First Home Owner Grant – Fraud Warning

Posted on October 16, 2008 by | 16 Comments

Peter Mericka B.A., LL.B OPINION
by Peter Mericka B.A., LL.B
Real Estate Lawyer
Qualified Practising Conveyancer Victoria
Director Lawyers Real Estate Pty Ltd

View Peter Mericka's profile on LinkedIn

Consumer Alert From Lawyers ConveyancingSince 14 October, 2008 we have received numerous telephone enquiries from purchasers of residential real estate who want to change the date of their purchase contract in order to become eligible for the increased First Home Owner Grant. Consumers are warned that the changing of dates on a contract could constitute a serious criminal offence.


What happens if a person, having purchased their new home a week ago, only just misses out on the increase in the First Home Owner Grant for purchases made on or after 14 October, 2008, and before 30 June, 2009?


And what if a person who was intending to have purchased before 30 June, 2009 finds that negotiations take longer than expected, and the contract is not actually executed until 3 July, 2009?


Easy! Just change the date on the contract, it’ll be the easiest $7,000 or so that you’ll ever make. It may also be the easiest way to be charged with a serious criminal offence.


Take a look at the First Home Owner Grant application form – it can be found at RealEstateDocuments.com.au – and note the warning on the front page:


It is an offence to make a false or misleading statement, and heavy penalties may be imposed


More about “First Home Owner Grant – Fraud Warning”…



 


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16 Comments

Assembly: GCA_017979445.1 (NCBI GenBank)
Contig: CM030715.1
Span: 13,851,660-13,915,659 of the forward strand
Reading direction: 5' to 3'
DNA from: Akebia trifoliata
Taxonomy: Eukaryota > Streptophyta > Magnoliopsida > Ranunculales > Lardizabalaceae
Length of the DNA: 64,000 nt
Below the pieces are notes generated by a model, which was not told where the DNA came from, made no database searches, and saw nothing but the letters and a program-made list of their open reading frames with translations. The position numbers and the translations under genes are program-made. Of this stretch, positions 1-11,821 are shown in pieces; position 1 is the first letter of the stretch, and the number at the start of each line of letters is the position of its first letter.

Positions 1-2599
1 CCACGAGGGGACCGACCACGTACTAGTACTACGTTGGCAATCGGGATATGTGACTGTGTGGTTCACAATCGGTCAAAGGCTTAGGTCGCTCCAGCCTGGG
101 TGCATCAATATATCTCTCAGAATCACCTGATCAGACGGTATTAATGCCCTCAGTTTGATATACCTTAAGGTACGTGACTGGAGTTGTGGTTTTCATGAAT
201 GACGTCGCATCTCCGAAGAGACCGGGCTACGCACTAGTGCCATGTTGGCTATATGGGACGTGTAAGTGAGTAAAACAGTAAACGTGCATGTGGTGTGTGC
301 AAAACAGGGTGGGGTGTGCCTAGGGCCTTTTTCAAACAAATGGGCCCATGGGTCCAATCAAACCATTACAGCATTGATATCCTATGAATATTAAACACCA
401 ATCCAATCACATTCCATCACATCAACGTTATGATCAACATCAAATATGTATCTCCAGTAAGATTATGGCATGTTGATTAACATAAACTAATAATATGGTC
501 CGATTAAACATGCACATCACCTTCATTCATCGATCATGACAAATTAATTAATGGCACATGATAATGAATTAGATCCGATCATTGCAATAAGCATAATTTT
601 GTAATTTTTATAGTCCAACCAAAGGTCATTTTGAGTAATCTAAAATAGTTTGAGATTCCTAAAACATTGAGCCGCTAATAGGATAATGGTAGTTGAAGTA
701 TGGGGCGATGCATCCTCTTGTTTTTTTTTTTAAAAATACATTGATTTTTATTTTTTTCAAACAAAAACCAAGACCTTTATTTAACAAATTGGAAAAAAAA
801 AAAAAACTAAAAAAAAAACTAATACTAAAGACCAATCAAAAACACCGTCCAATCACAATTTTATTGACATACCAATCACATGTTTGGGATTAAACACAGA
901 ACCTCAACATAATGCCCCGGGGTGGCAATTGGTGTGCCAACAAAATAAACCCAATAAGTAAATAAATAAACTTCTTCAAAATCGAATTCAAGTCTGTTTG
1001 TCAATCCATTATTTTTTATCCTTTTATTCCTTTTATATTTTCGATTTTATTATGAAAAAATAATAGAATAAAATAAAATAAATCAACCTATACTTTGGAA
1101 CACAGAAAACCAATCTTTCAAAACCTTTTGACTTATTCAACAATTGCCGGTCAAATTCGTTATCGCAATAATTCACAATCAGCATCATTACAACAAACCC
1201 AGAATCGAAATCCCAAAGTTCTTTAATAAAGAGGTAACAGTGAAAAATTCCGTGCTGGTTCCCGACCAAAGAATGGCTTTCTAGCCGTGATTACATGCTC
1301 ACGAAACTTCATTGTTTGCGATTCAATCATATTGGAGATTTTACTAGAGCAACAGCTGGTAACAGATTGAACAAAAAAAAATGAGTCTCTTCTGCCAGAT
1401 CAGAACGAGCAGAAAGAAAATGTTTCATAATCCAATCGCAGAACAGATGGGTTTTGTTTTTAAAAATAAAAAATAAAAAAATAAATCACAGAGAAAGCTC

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  • http:// says:

    two dreadful discoveries is such a short space of time, first the estate agent tells me to change the date on the contract because she took so damn long to get the vendor to accept my offer and i was missing out on the home grant and now i find out that changing the date is a crime, at least i found out now because my conveyancer was agreeing to changing the date and when i made them check up they said don’t because it was true and would be a crime so thanks for the warning.

  • Hi AlmostACriminal,

    A point worth checking on with your conveyancer is the possibility that your offer was accepted BEFORE the date appearing on the contract.

    What is important is the date of the contract, not the date the vendor signed the contract.

    For example, a purchaser may submit an offer on the Saturday, and the estate agent may telephone the purchaser on the Saturday night to say that the offer is accepted, and the vendor will sign the contract when the vendor returns home after the weekend.

    Even though the vendor does not sign the contract document until the Monday, the day of sale would still be the Saturday.

  • http:// says:

    I thought the day of sale is when the vendor accepts the offer and signs the the contract because the REIV contract says ‘this offer is accepted by the vendor on gthe date the vendor signs, unless the offer has lapsed before that date’

  • Hi JustinT,

    The REIV contract is a rubbish document and should NOT be used.  I refer you to the RealEstateDocuments.com.au version instead (available at http://www.RealEstateDocuments.com.au).

    Having said this, the standard Contract of Sale of Real Estate has the following statement beneath the parties’ signatures:

    The DAY OF SALE is the date by which both parties have signed this contract.”

    As this statement appears in the contract, it forms part of the agreement between the parties.  That is to say, the parties have agreed that the day of sale shall be the date on which both parties have signed.